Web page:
Oh, so many funding contests, so little time! My inbox is flooded by announcements about contests from companies like the Serious Good contest for nonprofits to win refurbished computer equipment, PayPal’s “Regift the Fruitcake” fundraising contest , Chase Bank’s Community Giving Contest, and now the big one, $50 million, from Pepsi’s Refresh Everything contest coming in 2010.
As you may have read, Chase has taken quite a bit of heat for their lack of transparency with their contest. I am a bit abashed about this as I lauded the effort initially because of the focus on local nonprofits as opposed to large national groups. I missed the alarming lack of transparency, like no leaderboard, which as Beth rightly points out is now standard practice for online voting and fundraising efforts. Worse, still, Chase apparently pulled a bait and switch according to Nathanial Whitemore on Change.org when they disqualified anti-choice and pro-Marijuana groups because they found their missions controversial. In my opinion, their lack of a transparent culture is really the culprit here. There are no statements from them, no people to get out from behind the logo and talk about their choices and decisions. Chase is a huge fortress dictating the rules from on high.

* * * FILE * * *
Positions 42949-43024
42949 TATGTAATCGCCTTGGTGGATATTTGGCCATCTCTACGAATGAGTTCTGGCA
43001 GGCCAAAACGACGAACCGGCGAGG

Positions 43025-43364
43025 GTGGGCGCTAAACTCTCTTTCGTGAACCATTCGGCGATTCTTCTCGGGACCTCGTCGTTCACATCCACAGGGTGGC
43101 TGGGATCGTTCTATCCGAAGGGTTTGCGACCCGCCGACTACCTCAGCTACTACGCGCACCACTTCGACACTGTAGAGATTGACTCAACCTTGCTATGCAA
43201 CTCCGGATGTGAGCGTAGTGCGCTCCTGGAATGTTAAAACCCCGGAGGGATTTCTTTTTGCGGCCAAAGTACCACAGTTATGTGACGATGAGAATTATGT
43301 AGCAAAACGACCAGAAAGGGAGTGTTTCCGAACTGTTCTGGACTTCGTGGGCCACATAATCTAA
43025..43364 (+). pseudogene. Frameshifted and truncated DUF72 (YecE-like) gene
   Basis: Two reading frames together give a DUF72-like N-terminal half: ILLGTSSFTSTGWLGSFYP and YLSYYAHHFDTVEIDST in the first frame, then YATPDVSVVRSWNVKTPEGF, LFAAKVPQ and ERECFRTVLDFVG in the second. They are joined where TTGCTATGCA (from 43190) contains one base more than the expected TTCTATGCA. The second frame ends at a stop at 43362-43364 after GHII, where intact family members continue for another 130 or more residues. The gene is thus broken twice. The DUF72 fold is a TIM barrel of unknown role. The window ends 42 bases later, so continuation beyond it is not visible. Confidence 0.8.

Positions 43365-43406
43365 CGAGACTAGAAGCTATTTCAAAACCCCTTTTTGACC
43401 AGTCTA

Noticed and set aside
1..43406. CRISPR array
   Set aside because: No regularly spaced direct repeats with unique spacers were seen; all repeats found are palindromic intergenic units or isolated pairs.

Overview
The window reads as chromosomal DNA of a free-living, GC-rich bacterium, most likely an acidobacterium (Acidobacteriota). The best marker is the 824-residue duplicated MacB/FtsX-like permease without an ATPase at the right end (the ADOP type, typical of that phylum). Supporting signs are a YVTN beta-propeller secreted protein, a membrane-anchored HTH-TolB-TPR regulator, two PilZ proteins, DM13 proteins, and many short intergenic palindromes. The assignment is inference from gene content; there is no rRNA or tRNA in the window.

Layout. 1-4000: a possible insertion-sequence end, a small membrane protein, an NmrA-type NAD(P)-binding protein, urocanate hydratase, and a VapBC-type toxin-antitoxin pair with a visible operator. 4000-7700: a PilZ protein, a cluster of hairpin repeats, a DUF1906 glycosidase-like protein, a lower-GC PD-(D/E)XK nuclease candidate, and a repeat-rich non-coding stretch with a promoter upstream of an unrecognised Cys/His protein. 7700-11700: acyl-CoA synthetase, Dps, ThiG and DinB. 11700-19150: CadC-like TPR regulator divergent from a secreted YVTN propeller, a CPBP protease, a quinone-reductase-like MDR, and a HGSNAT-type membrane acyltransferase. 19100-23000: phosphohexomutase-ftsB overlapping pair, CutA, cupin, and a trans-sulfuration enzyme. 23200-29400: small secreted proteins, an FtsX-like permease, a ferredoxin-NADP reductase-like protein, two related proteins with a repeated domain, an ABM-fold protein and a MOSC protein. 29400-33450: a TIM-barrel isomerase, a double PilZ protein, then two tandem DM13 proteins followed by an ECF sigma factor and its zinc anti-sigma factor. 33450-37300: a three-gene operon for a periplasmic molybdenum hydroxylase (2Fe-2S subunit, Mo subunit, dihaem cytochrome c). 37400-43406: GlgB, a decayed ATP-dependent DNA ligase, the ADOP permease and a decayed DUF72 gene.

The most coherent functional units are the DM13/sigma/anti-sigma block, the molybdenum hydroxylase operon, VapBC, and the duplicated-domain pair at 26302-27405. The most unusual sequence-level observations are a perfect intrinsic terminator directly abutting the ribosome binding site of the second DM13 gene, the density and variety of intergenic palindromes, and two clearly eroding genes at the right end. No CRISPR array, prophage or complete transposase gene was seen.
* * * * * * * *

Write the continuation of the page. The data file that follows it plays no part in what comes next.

So, what are nonprofits to do in the face of big money being made available by companies that are using social media but not necessarily using it well? Kjerstin Erickson writes on Social Edge that there are opportunity costs for organizations that enter contests. Asking one’s network to participate in contests means that the organization isn’t doing other things – like building relationships or writing grant proposals. It also means that the network isn’t doing other things, like crowdsourcing new programs.
However, in a year that seems certain to be dismal in terms of foundation funding, the large amounts of money that corporations are willing to give as part of their advertising and marketing efforts shouldn’t be ignored. Nonprofits should participate in the contests. But there is something that we can do, collectively, when corporations bring their old, proprietary, closed behavior online. We can state loudly and clearly what we expect in terms of normative behavior from the funders. We have the power of persuasion on Twitter, Facebook, blogs and email to nudge, encourage, recommend and, yes, shout when necessary, that the contest organizers practice good behavior.
C’mon corporate funders, get out from behind your logos, talk with us about the contest and the rules, admit your mistakes, tell us what you’re learning as well.